Mario van der Stelt
Professor of Molecular physiology
There are still many life-threatening diseases, such as Alzheimer’s disease, metabolic syndrome and cancer, for which there are no suitable therapies available. Mario van der Stelt aims to discover new molecules that can act as drug candidates for these type of diseases.
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My lab is recognized worldwide for the design, synthesis and application of small molecules as chemical tools to control and visualize proteins of the endocannabinoid system in physiological and disease processes. In multidisciplinary research lines organic and medicinal chemistry are combined with innovative chemical biology techniques, such as chemical proteomics, and gene editing to optimize and profile compounds as drug candidates. My current research interests are focused on the detection and modulation of endocannabinoid biosynthesis/metabolism and kinase signaling.
Recently, I have coordinated an (inter)national team that discovered the off-targets of the experimental drug BIA 10-2474, a fatty acid amide hydrolase inhibitor, which caused severe neurological symptoms and killed a patient in a first-into-human study in France (Science, 2017). I also led a multinational joint venture that reported an extensive cannabinoid CB2 receptor ligand profiling (Nature Commun, 2017; JACS, 2018).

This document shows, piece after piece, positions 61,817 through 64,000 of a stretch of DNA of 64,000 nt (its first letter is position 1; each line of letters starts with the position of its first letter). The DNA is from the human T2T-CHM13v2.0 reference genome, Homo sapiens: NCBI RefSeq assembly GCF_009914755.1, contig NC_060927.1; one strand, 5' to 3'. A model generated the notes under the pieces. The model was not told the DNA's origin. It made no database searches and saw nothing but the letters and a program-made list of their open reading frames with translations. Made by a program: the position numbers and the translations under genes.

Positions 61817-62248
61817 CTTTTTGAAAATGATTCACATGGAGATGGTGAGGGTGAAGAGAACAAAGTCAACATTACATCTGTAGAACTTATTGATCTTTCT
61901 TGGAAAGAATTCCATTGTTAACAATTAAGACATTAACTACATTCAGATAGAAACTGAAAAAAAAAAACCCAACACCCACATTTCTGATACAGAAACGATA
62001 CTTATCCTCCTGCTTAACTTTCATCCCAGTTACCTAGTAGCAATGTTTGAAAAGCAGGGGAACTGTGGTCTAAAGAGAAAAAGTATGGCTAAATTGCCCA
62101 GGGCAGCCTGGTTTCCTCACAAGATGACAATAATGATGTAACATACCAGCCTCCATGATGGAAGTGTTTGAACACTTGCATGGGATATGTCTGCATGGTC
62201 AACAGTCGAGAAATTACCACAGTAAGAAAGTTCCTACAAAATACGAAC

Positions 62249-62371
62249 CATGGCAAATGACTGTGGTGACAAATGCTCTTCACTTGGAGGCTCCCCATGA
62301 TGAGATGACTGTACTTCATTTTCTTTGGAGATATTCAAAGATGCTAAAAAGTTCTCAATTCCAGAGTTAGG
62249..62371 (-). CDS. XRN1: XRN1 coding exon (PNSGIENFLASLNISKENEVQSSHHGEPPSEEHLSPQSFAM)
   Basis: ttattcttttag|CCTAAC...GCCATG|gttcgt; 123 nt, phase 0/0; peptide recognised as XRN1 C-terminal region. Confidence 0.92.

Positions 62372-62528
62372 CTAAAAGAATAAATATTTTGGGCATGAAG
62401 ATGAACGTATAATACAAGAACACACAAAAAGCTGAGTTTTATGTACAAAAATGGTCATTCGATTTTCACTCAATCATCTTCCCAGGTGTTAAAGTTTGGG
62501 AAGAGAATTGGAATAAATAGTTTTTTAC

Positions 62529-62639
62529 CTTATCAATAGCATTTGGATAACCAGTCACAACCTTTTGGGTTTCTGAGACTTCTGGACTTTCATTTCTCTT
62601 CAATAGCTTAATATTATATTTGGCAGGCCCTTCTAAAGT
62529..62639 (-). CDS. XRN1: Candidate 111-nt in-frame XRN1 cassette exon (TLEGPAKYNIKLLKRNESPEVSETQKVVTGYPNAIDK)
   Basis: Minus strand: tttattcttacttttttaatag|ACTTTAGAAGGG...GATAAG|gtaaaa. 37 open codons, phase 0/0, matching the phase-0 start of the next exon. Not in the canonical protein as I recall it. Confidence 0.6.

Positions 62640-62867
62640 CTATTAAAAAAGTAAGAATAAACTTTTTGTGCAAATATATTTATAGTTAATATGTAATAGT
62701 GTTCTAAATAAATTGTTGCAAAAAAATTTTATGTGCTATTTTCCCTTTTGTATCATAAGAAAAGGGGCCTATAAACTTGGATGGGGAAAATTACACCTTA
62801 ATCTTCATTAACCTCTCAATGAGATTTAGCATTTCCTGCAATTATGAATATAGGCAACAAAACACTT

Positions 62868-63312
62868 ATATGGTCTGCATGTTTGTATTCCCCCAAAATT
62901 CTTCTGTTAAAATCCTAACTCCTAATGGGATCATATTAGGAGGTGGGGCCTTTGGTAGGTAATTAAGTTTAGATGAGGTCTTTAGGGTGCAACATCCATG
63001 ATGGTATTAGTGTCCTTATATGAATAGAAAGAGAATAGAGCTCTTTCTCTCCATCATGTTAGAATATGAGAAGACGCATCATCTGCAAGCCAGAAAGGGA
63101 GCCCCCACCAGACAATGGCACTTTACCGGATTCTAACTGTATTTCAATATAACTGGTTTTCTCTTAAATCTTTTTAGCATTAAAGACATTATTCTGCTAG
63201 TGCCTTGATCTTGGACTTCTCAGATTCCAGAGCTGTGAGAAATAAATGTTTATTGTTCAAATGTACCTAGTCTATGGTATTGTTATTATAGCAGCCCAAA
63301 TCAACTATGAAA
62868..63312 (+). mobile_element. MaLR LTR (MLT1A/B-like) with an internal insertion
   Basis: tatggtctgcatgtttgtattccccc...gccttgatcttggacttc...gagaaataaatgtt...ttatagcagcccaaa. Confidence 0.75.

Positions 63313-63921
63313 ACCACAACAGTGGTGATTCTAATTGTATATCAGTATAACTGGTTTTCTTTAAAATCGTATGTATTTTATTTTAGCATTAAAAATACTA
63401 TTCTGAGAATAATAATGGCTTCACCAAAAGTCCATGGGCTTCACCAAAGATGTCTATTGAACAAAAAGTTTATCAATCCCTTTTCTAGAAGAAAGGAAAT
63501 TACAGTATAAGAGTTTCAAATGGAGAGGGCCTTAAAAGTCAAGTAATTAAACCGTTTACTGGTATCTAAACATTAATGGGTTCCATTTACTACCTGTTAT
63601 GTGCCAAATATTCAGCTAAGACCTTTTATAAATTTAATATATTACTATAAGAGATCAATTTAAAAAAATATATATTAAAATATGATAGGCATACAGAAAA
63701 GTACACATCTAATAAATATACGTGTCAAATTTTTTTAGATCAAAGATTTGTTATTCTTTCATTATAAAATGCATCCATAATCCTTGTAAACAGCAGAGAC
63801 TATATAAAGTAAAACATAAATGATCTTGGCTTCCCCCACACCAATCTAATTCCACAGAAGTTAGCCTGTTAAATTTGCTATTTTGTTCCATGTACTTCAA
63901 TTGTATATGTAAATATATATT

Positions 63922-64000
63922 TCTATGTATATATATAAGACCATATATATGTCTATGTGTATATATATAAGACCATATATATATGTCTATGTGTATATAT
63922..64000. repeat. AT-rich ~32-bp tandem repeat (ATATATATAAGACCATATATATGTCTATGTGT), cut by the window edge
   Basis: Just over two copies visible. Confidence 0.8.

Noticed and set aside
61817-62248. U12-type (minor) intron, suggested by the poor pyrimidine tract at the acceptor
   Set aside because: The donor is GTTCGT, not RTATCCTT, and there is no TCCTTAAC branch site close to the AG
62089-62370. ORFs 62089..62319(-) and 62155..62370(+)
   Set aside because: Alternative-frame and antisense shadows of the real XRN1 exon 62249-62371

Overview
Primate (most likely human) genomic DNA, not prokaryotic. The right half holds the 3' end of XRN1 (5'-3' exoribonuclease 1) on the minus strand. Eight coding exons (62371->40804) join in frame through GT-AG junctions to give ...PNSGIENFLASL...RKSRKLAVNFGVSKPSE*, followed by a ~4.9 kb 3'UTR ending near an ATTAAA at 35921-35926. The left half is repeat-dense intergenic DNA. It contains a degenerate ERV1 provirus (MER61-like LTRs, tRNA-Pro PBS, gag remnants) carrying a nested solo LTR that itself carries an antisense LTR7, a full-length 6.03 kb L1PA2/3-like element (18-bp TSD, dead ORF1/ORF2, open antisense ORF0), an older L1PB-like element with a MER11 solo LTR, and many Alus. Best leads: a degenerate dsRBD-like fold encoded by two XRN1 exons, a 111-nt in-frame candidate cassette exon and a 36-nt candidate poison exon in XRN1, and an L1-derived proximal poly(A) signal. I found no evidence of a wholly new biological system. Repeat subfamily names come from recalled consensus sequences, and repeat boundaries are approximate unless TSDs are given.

Furthermore, my group discovered the first inhibitors of endocannabinoid biosynthesis in the brain (PNAS, 2016). Key to the discovery of these compounds was the development of tailored activity-based probes that could be used to determine the activity and selectivity of the compounds in complex brain proteomes using chemical proteomics (Nature Prot., 2018; JACS, 2015; ACS Chem. Biol., 2017; ACIE, 2013; J. Med. Chem., 2014, 2015, 2017). Previously, I was the first to report on the role of the endocannabinoid system in neurodegeneration and discovered that anandamide can act as an intracellular messenger (EMBO J. 2005; Science 2003; J. Neurosci, 2003, 2001a,b).